It might sound initially discouraging that HM requires subsidization, but there is a compelling, quantifiable ROI associated with that investment. Let’s run the scenario:

  1. We take the average, 150-bed community hospital with around 60% occupancy and find average number of discharges per year
  2. We juxtapose that against the industry average hospital medicine subsidies per provider FTE to see what it costs to cover those discharges
  3. We use those numbers to find the average cost per day of the average inpatient stay
  4. To see the effect of a dedicated HM program on costs, we reduce the number of average inpatient days by just half a day—12 hours
  5. We find that ROI is about four to one on the subsidy investment (typically millions of dollars in improvements for an average-sized hospital).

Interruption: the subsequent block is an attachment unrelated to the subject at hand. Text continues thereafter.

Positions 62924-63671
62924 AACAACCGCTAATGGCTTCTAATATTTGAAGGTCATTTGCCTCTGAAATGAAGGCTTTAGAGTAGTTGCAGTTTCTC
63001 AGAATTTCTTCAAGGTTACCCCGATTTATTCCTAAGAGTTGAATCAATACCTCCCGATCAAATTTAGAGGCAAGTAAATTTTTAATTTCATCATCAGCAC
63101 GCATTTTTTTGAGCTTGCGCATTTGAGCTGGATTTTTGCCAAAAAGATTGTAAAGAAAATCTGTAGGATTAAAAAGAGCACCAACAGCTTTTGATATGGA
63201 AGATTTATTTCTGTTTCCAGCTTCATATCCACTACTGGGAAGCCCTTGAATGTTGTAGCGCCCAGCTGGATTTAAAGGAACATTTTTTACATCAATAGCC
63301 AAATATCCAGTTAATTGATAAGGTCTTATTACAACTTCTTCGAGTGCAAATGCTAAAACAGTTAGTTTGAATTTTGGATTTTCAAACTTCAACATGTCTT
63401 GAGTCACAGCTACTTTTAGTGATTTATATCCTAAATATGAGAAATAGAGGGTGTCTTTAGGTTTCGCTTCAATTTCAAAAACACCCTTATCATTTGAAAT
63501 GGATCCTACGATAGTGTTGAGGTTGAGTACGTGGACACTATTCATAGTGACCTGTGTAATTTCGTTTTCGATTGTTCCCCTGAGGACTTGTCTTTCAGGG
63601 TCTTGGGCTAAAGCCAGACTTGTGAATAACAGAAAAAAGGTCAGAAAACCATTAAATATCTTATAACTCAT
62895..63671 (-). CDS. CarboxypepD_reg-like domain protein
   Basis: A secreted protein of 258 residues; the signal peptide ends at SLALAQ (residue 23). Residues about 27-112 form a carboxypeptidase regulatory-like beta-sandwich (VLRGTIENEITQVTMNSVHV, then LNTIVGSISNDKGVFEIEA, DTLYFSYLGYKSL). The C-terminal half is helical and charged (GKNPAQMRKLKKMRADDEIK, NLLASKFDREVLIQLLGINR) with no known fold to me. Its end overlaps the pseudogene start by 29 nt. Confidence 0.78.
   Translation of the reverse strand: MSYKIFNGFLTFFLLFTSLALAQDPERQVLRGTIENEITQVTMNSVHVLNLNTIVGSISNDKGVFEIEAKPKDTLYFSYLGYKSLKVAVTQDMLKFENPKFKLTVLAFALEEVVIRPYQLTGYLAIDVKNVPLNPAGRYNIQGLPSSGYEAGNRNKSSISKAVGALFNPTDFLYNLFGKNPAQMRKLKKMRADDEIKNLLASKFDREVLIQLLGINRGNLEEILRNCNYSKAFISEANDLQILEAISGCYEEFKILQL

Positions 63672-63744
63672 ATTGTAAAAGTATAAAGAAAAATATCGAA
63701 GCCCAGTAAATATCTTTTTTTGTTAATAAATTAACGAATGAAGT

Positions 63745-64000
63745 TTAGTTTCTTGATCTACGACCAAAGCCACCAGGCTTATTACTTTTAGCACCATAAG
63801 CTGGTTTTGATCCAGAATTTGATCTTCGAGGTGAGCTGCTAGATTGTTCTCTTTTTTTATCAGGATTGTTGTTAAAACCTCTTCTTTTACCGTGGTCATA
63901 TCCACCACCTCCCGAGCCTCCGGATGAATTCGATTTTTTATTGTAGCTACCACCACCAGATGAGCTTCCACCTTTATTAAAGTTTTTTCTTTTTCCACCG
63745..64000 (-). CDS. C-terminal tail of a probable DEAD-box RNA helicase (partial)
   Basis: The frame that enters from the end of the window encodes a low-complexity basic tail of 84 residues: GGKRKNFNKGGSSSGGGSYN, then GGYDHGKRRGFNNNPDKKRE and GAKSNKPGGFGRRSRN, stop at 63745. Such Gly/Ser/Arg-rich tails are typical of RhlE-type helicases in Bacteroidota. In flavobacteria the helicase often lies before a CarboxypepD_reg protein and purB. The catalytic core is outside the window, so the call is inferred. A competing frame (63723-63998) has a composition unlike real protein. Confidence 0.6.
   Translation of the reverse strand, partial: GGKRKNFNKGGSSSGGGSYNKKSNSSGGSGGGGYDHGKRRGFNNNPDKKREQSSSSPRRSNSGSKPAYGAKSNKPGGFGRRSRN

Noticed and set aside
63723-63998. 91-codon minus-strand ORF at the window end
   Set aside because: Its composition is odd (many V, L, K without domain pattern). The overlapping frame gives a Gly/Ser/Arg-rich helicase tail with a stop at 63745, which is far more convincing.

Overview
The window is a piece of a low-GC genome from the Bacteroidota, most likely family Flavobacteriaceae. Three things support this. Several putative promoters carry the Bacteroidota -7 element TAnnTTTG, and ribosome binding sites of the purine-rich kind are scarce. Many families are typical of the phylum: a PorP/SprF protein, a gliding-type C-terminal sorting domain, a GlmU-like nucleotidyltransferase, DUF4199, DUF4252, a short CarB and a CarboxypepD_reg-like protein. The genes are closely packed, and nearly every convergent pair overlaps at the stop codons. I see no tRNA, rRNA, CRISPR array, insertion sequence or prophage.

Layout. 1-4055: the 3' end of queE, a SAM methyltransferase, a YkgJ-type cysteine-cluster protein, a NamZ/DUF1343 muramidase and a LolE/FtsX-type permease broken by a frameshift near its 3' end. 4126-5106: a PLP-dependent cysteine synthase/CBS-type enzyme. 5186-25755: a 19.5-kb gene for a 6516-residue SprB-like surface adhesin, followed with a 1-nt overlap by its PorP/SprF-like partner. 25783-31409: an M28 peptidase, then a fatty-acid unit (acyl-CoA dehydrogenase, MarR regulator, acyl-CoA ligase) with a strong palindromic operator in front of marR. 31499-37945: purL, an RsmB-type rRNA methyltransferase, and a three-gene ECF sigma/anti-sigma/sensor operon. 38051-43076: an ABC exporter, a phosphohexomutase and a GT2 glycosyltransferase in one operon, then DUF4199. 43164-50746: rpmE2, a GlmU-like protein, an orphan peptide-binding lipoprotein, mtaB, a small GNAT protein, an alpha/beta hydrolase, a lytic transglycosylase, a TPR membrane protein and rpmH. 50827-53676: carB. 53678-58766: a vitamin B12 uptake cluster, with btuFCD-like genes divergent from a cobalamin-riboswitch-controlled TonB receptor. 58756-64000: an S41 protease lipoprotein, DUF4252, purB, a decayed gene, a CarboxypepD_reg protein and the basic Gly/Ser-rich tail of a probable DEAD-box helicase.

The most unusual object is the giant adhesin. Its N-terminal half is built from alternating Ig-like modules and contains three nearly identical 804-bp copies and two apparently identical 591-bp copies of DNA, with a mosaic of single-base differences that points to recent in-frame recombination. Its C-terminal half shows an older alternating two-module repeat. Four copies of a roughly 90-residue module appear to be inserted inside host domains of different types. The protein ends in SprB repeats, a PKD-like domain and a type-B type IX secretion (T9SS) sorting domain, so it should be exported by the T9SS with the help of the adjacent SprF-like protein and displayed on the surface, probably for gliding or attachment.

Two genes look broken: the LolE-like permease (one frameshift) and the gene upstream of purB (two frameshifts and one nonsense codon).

The ROI calculation above only accounts for cost improvement opportunities. To take it a step further, length of stay reduction adds more effective inpatient bed capacity to the hospital which can also lead to significant volume and revenue growth. Now knowing the benefits of a dedicated HM program, the clear question is: can those advantages truly be realized? In other words, is this qualitative and quantitative success really achievable? The answer is a resounding yes, but hospitals need the right framework, tools, and partnerships to get them there. We’ve boiled our experiences and outcomes down into a clear hierarchy of needs for HM success. Each tier of the hierarchy includes its own set of building blocks that help hospitals evaluate where they stand—and blaze a path forward.

Hierarchy of Needs: Tier One Foundational

Staffing to Volume/Acuity
Documentation Best Practices
Seamless Handoffs
Care Team Leadership

Hierarchy of Needs: Tier Two Intermediate

Optimized Length of Stay
Multidisciplinary Rounds and Geographic Rounding
Leadership in Hospital Initiatives

Hierarchy of Needs: Tier Three Advanced

Top-of-License NP/PA Practice